US Joint Planning and Development Office’s (JPDO’s) chief scientist for weather recently chided the FAA
for “ineffective weather decision making” at the agency’s Air Traffic Control
System Command Centre in Herndon, Virginia.
At that location, the FAA, major airlines, the military and
key air traffic control facilities have a teleconference every two hours each
day (except for overnight hours) to discuss how to mitigate weather impacts on
US domestic airspace.
Decisions can involve ground holds, ground stops and
airspace flow programs, which change enroute paths
around severe weather or other capacity constraints. Airlines get priority
based on their percentage of the scheduled arrivals at affected airports.
According to the FAA, weather is a factor in 70% of delays.
Speaking last week at a JPDO weather working group meeting, chief
scientist John McCarthy said weather decisions are being made using a
hodgepodge of weather products in a process that is often ad hoc. “Many users
say the outcome is determined by who is on duty at the command centre,” says
McCarthy. “Ineffective weather decision making is unacceptable when weather is
a factor in delays.”
He adds that there are “a multitude of inconsistencies” with
today’s assortment of severe weather tools, which
include “15 different thunderstorm products” at any given time.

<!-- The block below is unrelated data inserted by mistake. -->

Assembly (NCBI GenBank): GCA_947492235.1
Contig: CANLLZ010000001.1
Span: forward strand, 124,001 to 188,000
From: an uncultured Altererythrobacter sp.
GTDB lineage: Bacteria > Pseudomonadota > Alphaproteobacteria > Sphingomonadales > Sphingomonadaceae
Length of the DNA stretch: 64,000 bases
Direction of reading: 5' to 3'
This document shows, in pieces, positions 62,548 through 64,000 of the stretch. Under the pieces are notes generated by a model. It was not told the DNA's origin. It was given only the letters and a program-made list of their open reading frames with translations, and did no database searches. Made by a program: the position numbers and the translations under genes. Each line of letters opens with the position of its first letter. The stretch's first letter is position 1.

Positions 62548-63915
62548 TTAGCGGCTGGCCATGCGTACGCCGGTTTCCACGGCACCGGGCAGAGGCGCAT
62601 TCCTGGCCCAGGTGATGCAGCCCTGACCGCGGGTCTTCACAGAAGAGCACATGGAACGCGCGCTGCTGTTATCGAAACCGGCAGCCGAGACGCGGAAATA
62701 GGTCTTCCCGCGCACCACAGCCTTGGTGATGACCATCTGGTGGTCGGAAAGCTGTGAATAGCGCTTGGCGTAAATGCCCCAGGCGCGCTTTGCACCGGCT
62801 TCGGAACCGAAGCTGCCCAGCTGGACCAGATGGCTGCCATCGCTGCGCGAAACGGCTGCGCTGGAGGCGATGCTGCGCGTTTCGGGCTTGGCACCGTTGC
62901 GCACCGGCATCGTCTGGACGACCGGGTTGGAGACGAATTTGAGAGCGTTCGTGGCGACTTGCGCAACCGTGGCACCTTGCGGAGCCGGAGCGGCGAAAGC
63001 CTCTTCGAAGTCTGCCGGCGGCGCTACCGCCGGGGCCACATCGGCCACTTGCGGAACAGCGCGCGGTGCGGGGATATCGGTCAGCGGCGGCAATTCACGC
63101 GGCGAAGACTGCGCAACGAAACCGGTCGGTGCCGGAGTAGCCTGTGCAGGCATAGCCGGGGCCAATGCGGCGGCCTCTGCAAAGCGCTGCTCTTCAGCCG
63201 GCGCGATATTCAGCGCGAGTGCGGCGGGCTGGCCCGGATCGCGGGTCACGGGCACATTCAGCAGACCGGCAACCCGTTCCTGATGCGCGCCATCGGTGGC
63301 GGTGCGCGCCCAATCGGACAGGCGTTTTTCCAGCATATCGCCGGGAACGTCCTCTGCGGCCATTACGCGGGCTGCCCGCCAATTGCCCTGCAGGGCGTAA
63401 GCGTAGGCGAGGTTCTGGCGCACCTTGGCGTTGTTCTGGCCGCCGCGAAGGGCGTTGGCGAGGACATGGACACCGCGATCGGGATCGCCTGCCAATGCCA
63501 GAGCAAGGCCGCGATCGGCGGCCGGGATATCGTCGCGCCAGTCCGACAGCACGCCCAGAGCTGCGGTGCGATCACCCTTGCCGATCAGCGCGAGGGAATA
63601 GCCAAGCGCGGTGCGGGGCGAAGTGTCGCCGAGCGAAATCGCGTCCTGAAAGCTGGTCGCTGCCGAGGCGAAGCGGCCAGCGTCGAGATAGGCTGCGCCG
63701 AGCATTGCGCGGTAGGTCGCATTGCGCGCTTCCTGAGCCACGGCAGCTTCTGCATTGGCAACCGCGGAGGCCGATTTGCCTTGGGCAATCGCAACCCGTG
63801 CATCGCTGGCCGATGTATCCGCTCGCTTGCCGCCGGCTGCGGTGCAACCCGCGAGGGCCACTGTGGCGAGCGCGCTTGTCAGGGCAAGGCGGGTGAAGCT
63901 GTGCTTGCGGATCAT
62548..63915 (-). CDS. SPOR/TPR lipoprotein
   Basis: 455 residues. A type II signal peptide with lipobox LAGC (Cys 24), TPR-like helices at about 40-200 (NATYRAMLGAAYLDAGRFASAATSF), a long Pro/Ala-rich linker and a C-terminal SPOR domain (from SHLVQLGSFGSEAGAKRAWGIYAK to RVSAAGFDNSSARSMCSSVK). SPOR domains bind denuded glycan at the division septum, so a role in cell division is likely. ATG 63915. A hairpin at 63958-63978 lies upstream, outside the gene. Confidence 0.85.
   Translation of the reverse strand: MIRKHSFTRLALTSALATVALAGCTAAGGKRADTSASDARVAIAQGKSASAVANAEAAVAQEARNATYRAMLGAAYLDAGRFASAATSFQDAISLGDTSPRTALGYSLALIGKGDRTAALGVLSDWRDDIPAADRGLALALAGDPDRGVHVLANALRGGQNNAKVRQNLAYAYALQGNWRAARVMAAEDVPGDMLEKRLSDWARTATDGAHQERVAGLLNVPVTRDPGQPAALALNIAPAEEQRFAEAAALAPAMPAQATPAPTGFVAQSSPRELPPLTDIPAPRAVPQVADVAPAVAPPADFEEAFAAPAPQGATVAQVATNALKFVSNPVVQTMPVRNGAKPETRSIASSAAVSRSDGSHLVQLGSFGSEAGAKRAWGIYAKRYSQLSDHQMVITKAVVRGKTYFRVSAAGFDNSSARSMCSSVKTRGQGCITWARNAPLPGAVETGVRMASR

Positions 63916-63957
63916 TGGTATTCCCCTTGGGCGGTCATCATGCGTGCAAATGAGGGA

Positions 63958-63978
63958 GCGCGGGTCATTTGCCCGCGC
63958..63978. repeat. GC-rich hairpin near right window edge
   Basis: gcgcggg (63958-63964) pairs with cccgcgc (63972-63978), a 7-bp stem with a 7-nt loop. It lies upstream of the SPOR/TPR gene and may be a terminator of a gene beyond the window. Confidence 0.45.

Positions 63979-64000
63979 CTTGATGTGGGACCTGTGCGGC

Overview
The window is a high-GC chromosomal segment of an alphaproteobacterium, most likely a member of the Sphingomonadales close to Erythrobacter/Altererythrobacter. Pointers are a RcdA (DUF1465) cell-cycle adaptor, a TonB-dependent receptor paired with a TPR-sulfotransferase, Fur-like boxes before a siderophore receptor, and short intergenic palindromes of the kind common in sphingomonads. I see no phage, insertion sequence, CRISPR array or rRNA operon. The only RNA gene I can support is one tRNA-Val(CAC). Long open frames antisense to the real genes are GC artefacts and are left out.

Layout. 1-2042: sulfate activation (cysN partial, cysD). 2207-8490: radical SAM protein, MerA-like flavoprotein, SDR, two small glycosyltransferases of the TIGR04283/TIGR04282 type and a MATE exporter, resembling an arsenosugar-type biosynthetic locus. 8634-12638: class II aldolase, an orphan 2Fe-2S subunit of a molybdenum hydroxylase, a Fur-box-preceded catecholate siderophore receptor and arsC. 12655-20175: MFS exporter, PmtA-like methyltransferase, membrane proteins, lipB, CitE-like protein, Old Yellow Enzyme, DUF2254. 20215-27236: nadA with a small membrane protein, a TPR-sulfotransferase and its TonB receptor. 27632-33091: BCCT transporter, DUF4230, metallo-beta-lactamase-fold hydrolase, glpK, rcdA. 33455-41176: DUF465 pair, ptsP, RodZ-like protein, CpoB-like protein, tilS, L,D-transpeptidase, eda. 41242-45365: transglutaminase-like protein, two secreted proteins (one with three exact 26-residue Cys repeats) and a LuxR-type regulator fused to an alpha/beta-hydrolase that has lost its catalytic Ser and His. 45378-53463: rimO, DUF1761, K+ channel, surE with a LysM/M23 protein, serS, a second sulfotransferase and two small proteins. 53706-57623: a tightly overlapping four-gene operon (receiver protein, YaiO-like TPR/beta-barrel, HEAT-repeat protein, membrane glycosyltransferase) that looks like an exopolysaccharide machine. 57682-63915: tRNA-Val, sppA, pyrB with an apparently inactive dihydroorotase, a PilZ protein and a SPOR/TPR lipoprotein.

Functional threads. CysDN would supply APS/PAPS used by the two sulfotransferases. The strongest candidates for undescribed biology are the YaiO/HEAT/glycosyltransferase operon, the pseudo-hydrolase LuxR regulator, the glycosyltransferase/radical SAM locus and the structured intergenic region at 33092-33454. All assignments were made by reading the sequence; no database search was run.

McCarthy says the solution is to have a “single
authoritative source” (SAS) of weather data and forecasts as well as
industry-created decision making tools that will give airlines, the FAA and the
military a common operating picture of the current and forecast weather.
By year’s end, the JPDO plans to define the functional requirements
of a four dimensional “weather cube” that officials say will provide the SAS’s enhanced weather observations and probabilistic
forecasts to all national airspace system (NAS) users starting as early as 2013
in its initial stages.
Probabilistic forecasts, those that define the likelihood of
weather conditions at any location, altitude and time as much as 96hr in
advance, are critical to the success of the four-dimensional aircraft
trajectories planned for the next generation air transportation system.
The “cube” will provide a variety of vetted weather
information, including storms, turbulence, icing, winds and wake turbulence,
gathered from satellites, radar, aircraft and ground-based monitors.
A network enabled matrix of results, catalogued for any
given location and altitude in the US or perhaps globally, will then
be used by airlines and the FAA and other airspace users as input to automated
decision monitoring tools to help make consistent strategic and tactical